GE and friends show how to harness IoT

Sept. 30, 2015
Experts and end users demonstrate how they're using GE solutions like Predix to achieve peak asset performance
About the author
Jim Montague is the Executive Editor at Control, Control Design and Industrial Networking magazines. Jim has spent the last 13 years as an editor and brings a wealth of automation and controls knowledge to the position. For the past eight years, Jim worked at Reed Business Information as News Editor for Control Engineering magazine. Jim has a BA in English from Carleton College in Northfield, Minnesota, and lives in Skokie, Illinois.

The onrushing Internet of Things (IoT) and its industrial counterparts can be overwhelming topics to get your head around, but GE and its many partners explain it's still just about improving the efficiency and productivity of its customers.

Kate Johnson, chief commercial officer of GE Digital, led a team of experts and end users, who described some of the best ways to think about, understand and take advantage of IoT, and then demonstrated the best practices, IoT-based tools and GE solutions they're using to achieve new levels of asset performance and optimization. They presented "Asset Performance Management: The Power of Performance" today at Minds + Machines 2015 in San Francisco.

Dr. Bill Moreau, managing director of sports medicine for the U.S. Olympic Committee (USOC), reported that its three national clinics and 30,000 annual patient encounters rely on GE's imaging and digital health records, and help it give U.S. athletes the crucial edge they need at Olympic events.

"The difference between winning and competing—eating cereal versus being on the box—is very small, and so we're using evidence-based telemedicine to provide more timely and correct diagnostics starting with the first patient encounter," said Moreau. "Previously, many of their health records were on paper that had to be moved as freight, and it was useless for analysis. Now, we're using GE's technology to put electronic records in the cloud, and we can provide better care by predicting and managing care before it's needed, and USOC and GE are going to lead in bringing in neural models in the near future."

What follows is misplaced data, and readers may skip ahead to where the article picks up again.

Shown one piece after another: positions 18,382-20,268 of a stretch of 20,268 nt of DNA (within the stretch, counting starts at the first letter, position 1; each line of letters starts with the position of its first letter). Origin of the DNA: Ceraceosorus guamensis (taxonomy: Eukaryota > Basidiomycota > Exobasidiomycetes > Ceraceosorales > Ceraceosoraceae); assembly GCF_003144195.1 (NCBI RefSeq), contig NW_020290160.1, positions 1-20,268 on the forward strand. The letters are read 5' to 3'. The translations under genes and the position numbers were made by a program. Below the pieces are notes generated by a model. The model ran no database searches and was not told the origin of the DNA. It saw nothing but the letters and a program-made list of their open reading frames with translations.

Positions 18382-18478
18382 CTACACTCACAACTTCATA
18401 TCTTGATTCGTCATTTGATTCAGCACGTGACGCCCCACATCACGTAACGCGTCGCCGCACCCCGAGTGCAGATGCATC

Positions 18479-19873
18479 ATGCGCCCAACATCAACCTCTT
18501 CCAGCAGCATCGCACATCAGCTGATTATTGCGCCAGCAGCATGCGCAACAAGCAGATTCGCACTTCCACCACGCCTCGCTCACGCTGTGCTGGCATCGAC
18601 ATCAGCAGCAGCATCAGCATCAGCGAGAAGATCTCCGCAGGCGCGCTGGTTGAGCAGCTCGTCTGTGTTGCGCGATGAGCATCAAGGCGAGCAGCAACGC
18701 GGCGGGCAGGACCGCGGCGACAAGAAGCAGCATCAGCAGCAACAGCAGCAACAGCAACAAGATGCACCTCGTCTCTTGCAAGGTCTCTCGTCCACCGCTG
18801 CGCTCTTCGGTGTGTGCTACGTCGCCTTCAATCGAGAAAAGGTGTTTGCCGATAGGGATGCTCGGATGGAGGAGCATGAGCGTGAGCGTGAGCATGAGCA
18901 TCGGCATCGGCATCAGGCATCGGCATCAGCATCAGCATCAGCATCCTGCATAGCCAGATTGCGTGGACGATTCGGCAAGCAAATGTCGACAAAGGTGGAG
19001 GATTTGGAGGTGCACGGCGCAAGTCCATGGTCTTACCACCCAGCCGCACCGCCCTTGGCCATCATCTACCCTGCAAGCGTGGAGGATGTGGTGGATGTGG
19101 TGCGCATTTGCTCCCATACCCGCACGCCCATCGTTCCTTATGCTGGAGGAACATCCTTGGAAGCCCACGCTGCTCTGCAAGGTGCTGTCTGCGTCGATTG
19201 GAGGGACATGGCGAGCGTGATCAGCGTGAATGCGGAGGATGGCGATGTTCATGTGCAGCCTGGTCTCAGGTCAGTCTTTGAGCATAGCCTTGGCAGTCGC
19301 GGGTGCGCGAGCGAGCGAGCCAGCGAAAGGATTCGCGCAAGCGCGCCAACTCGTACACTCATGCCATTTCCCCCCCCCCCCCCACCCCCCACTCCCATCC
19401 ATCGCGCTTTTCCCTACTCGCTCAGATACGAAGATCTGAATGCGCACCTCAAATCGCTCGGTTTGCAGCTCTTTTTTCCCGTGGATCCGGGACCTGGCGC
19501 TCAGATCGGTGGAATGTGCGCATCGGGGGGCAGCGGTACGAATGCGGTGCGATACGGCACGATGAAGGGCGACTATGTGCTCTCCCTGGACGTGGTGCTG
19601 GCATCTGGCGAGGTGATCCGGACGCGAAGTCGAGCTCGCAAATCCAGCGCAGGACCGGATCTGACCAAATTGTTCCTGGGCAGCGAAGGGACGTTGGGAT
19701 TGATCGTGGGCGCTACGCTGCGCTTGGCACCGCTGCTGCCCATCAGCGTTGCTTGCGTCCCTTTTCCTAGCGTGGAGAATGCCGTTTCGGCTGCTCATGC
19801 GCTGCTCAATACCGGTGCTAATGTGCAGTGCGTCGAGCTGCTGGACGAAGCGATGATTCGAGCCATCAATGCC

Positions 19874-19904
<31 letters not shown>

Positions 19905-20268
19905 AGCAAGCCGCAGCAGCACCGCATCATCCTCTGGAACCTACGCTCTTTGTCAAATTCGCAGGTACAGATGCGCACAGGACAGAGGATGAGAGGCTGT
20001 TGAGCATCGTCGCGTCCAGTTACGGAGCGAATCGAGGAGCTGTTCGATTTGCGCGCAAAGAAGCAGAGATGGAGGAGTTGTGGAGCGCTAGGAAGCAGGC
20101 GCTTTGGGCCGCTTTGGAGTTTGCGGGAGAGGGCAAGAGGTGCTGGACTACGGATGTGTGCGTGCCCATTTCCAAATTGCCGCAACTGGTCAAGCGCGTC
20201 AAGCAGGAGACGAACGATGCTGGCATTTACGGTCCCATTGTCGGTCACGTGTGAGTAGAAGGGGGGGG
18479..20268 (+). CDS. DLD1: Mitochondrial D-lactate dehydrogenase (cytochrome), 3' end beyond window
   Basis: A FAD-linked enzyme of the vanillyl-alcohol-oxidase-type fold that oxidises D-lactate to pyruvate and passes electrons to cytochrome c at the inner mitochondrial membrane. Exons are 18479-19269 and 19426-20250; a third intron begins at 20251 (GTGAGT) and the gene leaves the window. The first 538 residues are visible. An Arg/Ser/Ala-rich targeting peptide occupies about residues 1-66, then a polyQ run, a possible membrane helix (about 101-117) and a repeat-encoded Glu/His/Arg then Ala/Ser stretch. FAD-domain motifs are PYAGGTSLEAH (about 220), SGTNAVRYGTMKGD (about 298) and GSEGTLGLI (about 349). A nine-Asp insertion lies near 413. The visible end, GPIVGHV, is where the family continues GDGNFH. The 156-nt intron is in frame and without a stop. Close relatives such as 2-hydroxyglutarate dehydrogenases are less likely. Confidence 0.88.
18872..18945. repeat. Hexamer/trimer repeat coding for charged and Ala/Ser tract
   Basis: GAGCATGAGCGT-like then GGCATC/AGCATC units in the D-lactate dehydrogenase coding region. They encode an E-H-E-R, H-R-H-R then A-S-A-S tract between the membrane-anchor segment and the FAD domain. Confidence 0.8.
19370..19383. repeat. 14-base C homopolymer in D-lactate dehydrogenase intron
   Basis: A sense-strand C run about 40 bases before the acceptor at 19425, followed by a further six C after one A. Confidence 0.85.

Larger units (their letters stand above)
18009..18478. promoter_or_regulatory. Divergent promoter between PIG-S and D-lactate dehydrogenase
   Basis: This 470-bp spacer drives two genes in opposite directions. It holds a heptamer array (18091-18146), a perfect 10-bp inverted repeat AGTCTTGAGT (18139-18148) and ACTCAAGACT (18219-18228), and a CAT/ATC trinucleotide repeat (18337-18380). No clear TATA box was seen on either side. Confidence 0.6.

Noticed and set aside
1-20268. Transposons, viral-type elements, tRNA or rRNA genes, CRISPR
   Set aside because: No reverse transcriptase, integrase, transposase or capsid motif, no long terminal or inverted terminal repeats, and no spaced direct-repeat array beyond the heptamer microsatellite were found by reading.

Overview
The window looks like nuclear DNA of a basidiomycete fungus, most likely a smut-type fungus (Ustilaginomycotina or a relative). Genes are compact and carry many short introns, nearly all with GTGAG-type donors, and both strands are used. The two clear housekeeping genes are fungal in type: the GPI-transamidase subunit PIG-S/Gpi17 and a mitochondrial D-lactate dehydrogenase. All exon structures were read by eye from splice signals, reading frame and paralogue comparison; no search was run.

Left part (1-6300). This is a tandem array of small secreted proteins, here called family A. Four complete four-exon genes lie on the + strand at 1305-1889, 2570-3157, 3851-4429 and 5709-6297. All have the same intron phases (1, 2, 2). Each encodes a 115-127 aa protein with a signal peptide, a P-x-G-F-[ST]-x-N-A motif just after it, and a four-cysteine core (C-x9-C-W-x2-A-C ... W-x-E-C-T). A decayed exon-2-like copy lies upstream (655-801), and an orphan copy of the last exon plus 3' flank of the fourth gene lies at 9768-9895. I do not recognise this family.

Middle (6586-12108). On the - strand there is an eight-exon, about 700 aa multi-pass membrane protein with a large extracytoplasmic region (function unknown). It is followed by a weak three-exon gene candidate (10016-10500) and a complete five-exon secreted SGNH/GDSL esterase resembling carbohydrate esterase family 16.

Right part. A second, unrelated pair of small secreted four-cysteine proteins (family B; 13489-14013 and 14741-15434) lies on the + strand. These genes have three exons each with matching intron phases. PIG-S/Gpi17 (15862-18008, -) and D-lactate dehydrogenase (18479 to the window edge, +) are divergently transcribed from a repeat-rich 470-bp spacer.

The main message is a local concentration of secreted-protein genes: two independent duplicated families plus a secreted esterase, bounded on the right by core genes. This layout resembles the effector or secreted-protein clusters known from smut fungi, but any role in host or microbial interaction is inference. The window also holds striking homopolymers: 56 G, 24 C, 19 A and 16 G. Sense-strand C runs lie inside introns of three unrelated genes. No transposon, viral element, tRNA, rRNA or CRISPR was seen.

Lessons from the cloud

"Products are becoming services and services are becoming products, and the question is how can you make these new strategies central to your business?" NetSuite's Zach Nelson discussed the ongoing transformation of new business practices enabled by cloud technology.

To help other people and organizations consider and begin to initiate similar IoT programs, Zach Nelson, CEO of NetSuite, presented lessons his firm has learned from its 17 years of providing cloud-based computing services. NetSuite was founded in 1998, and now provides nearly 50% of all cloud-based ERP services, Nelson said.

"The world of bits and things is coming together everywhere, and so the first lesson is that every company is a cloud company," said Nelson. "We have 26,000 customers, and they all want to network, compete and leverage the IoT, and so it's important to think of yourself as a cloud company first."